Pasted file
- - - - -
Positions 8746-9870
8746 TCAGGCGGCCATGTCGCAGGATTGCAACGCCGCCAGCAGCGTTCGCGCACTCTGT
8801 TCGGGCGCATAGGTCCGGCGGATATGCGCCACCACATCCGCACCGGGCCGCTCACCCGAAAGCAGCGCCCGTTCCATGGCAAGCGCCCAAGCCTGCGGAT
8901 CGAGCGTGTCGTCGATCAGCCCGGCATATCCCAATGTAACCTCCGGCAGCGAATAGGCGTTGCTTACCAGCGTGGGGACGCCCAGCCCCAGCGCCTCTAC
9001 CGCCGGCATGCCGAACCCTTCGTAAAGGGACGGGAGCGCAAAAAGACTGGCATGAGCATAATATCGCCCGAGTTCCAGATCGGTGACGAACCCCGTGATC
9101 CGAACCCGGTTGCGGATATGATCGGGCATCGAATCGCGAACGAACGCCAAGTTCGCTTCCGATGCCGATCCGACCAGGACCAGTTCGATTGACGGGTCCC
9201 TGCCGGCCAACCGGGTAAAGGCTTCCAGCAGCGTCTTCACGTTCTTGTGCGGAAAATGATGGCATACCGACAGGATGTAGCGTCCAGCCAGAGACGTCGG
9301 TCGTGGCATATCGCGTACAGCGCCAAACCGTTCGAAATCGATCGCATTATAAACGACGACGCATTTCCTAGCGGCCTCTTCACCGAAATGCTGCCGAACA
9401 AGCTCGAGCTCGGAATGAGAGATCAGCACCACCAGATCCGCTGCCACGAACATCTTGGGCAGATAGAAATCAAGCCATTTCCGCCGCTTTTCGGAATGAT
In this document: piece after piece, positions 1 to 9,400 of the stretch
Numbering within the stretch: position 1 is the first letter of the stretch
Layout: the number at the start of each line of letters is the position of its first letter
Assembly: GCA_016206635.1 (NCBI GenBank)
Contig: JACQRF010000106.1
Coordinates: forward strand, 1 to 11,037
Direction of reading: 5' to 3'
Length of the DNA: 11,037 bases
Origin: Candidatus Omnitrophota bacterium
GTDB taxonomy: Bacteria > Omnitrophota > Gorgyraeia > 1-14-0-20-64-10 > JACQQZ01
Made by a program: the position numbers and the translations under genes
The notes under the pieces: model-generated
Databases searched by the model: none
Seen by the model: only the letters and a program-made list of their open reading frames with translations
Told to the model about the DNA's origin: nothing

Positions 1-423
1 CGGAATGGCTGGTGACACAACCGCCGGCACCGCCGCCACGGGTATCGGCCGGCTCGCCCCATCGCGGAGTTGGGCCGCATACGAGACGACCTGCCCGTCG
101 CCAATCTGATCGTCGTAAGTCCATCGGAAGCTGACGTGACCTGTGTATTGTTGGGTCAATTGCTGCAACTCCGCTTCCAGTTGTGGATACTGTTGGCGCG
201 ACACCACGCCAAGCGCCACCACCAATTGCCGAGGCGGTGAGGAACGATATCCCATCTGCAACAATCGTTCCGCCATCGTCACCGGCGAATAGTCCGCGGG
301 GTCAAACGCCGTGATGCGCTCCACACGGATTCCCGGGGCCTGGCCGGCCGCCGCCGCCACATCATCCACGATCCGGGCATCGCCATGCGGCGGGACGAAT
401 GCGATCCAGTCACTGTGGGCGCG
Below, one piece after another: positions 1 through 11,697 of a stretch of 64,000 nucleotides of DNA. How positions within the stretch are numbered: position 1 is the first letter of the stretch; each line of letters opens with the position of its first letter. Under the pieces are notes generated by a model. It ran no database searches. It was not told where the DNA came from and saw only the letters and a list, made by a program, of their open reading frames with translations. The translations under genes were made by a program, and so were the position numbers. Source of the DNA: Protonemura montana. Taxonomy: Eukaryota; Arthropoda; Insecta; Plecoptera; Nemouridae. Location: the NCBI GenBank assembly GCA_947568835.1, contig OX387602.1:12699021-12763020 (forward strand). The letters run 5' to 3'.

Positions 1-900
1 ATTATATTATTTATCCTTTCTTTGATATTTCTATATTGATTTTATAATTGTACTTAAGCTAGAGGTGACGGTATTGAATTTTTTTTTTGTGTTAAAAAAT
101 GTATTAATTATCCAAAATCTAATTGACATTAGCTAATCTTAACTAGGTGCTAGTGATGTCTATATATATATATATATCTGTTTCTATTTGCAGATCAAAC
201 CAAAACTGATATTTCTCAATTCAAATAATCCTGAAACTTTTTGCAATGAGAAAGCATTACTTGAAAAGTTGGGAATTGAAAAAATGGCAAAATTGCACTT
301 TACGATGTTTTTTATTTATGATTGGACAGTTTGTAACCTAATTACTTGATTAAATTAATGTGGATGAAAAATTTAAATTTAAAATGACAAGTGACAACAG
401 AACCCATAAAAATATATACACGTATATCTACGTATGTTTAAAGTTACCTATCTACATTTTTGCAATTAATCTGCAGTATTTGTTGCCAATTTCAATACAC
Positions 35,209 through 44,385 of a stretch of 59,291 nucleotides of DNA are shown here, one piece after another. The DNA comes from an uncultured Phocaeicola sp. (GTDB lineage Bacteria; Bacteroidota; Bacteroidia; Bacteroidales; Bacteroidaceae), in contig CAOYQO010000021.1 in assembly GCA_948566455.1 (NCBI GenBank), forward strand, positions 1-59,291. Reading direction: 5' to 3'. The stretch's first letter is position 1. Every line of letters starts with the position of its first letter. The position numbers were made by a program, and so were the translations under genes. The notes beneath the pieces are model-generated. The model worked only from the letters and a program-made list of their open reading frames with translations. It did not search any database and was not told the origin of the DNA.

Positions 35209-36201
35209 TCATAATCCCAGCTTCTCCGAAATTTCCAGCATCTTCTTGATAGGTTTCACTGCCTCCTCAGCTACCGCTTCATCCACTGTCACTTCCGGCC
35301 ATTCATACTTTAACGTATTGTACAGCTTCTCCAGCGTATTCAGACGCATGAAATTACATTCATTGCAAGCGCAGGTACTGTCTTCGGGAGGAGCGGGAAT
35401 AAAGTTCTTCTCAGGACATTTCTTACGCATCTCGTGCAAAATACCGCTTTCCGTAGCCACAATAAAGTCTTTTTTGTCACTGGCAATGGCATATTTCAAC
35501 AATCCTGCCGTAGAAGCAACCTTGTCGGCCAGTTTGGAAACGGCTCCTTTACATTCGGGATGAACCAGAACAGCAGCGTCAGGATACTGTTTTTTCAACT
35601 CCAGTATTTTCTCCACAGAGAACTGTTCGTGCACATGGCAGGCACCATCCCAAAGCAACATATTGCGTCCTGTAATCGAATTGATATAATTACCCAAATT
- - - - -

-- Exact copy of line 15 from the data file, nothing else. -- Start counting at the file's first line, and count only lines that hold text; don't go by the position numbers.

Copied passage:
Coordinates: forward strand, 1 to 11,037